COVID-19 is affecting healthcare resources worldwide, with lower and middle-income countries being particularly disadvantaged to mitigate the challenges imposed by the disease, including the availability of a sufficient number of infirmary/ICU hospital beds, ventilators, and medical supplies. Here, we use mathematical modelling to study the dynamics of COVID-19 in Bahia, a state in northeastern Brazil, considering the influences of asymptomatic/non-detected cases, hospitalizations, and mortality. The impacts of policies on the transmission rate were also examined. Our results underscore the difficulties in maintaining a fully operational health infrastructure amidst the pandemic. Lowering the transmission rate is paramount to this objective, but current local efforts, leading to a 36% decrease, remain insufficient to prevent systemic collapse at peak demand, which could be accomplished using periodic interventions. Non-detected cases contribute to a ∽55% increase in R0. Finally, we discuss our results in light of epidemiological data that became available after the initial analyses.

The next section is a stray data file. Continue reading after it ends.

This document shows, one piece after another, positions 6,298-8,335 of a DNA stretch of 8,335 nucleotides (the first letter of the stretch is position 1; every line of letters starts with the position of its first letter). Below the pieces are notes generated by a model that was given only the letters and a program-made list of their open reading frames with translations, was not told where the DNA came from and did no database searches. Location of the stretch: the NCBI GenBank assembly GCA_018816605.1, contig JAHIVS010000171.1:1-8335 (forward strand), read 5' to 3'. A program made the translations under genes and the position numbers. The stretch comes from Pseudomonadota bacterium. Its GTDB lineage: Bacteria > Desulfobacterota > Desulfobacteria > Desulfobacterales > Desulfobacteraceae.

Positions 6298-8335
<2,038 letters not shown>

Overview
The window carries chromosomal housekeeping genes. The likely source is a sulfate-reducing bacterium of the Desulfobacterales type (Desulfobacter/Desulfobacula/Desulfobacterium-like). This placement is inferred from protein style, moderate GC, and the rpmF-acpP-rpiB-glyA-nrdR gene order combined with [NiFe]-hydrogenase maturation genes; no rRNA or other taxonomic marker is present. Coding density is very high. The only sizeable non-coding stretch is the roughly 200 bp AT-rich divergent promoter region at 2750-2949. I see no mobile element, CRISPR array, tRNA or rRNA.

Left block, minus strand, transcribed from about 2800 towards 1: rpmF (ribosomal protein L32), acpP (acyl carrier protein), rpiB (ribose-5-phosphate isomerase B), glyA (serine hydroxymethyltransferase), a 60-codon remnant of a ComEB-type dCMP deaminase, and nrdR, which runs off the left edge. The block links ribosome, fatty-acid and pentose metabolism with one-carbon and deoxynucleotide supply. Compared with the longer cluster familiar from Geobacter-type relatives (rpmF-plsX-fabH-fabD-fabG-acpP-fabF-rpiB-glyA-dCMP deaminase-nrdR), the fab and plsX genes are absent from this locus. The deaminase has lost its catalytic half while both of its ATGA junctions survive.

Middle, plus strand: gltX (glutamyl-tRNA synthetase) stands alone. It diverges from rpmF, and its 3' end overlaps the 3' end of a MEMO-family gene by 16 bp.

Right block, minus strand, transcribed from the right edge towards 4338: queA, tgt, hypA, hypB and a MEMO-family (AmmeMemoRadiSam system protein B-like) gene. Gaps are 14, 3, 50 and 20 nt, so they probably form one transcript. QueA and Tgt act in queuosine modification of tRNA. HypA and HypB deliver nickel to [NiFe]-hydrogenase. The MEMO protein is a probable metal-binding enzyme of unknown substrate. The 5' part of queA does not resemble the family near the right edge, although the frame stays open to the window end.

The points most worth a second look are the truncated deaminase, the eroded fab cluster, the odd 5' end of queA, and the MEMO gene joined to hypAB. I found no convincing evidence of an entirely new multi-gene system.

Nivea da Silva
Caio de Castro
Year of publication: 2021
Date published: 12 January 2021